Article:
Syria’s Assad retrenches into power base of his Alawite Shi’ite sect

May 4, 2011

(A supporter of Syria's President Bashar al-Assad holds aloft a photograph of the president at Hamidiya market in Damascus April 30, 2011/Khaled al-Hariri)

President Bashar al-Assad is increasingly relying on his Alawite power base to crush pro-democracy protests that have posed the boldest challenge to the Assad family’s 41 years of rule over Syria. Assad, an Alawite, sent army and secret police units dominated by officers from the same minority sect, an offshoot of Shi’ite Islam, into mainly Sunni urban centers to crush demonstrations calling for his removal for the last six weeks.

Their use of tanks to shell the city of Deraa last week, storming of mosques and attacks on unarmed civilians — as reported by residents and activists — have raised the stakes.  Reports say that Sunni conscripts, Syria’s majority sect, refused to fire at their co-religionists.

The 45-year-old president, who has kept the Soviet-era political system he inherited from his father intact, has hinted repeatedly that the protesters were serving a foreign conspiracy to spread sectarian strife. Security forces have shot dead at least 560 civilians in attacks on protesters, human rights groups say. Hundreds more are missing, many feared killed, and thousands have been arrested, adding to thousands of political prisoners. But Assad may have struck a chord among members of the Alawite sect, who rose to prominence in the army under French rule, when the colonial administration used “divide and rule” tactics to control Syria.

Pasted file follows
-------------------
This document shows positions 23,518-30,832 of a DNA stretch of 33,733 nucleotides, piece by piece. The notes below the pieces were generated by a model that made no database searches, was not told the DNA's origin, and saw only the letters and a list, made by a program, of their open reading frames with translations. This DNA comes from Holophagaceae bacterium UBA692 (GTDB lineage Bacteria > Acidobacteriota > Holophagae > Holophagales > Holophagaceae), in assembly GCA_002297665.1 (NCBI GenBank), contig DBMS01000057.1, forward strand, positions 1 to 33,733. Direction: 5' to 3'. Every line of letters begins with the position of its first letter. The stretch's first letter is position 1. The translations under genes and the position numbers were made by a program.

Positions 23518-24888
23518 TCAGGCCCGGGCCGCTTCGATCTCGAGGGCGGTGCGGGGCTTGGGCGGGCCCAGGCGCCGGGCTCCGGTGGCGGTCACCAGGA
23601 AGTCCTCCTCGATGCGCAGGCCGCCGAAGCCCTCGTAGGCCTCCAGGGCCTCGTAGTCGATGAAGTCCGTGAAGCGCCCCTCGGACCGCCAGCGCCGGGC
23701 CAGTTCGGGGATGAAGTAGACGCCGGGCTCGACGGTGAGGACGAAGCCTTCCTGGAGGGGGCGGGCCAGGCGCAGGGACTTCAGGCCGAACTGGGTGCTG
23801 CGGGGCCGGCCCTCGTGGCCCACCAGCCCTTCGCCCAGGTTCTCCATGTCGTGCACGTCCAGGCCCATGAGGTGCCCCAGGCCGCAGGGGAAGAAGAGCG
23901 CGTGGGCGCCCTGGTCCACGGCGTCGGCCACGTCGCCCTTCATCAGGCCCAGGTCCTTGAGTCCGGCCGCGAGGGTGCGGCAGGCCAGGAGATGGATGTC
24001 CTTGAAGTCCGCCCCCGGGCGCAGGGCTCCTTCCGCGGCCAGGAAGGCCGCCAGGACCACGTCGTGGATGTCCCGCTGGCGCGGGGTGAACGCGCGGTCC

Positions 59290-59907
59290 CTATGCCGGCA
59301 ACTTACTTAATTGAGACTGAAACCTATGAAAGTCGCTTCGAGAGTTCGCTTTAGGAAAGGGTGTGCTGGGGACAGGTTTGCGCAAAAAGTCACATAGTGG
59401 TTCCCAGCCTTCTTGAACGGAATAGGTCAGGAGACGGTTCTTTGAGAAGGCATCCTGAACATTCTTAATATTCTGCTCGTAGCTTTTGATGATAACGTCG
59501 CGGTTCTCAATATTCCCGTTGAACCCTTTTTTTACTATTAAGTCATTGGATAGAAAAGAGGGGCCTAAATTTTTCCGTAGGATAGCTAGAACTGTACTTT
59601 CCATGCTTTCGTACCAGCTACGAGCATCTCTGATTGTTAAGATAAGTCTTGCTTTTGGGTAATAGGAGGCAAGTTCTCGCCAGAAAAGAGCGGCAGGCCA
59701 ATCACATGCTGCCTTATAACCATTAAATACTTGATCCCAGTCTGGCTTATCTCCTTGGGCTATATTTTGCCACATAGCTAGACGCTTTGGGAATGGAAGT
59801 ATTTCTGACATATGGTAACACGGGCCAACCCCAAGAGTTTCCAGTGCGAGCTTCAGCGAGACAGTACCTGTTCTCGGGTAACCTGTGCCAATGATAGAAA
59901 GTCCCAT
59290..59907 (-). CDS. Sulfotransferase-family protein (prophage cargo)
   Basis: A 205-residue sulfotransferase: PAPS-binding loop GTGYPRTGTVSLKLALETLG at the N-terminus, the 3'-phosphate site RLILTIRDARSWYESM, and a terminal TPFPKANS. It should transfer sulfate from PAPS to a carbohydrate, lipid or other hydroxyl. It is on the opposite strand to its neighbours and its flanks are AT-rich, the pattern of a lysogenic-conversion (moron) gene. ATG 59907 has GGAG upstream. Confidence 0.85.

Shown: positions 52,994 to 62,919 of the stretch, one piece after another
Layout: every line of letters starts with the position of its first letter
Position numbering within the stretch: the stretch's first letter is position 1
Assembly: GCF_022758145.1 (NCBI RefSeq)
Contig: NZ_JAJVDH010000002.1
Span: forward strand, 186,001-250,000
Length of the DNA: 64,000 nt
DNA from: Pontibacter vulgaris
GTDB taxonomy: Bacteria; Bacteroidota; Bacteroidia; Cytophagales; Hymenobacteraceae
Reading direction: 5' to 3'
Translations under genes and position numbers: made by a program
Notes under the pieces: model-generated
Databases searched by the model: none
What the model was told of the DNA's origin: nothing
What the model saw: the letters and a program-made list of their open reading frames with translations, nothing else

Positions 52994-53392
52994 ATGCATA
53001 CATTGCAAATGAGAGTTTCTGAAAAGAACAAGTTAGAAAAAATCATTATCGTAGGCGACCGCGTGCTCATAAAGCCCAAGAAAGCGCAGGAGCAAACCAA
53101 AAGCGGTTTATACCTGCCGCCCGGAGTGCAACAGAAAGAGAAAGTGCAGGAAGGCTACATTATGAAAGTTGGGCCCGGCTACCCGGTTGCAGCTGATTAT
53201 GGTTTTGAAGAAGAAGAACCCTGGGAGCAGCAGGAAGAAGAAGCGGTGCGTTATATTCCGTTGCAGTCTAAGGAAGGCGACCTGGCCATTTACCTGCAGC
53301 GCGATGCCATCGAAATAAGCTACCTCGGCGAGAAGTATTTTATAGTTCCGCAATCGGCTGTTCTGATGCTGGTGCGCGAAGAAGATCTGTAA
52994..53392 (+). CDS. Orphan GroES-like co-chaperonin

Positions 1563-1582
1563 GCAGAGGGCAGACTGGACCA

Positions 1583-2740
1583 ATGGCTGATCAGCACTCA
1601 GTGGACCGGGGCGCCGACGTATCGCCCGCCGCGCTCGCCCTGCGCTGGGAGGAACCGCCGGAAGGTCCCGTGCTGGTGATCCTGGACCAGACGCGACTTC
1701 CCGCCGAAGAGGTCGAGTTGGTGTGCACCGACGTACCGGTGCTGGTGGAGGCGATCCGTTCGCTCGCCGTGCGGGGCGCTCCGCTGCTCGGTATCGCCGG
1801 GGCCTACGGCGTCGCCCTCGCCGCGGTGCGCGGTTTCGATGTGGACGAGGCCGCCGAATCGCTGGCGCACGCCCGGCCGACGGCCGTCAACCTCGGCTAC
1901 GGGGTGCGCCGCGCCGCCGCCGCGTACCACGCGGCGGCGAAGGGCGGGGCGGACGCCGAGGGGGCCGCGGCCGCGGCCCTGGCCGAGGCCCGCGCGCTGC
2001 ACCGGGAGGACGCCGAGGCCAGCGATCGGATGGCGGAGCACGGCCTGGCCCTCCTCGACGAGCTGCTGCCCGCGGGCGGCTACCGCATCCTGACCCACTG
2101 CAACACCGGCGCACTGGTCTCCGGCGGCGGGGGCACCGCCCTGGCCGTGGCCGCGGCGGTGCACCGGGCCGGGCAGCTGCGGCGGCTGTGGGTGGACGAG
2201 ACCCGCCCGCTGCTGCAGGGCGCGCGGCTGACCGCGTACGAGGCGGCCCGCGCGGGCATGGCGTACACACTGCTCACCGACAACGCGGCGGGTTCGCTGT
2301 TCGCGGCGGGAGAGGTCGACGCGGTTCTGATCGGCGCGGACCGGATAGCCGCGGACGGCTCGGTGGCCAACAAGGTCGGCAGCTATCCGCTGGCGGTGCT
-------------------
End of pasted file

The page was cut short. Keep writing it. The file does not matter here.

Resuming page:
Alawite officers expanded in numbers and gained control over the armed forces a few years after the Baath Party took power in 1963, especially key air squadrons, missile and armored brigades and intelligence. “The army is mostly Sunni in terms of numbers, but an Alawite captain has more say than a Sunni general,” said a former member of the army’s personnel division.

Alawites received preferential treatment in government and security jobs, although many Alawite villages remained poor and prominent Alawite figures led part of the secular opposition against Assad family rule.

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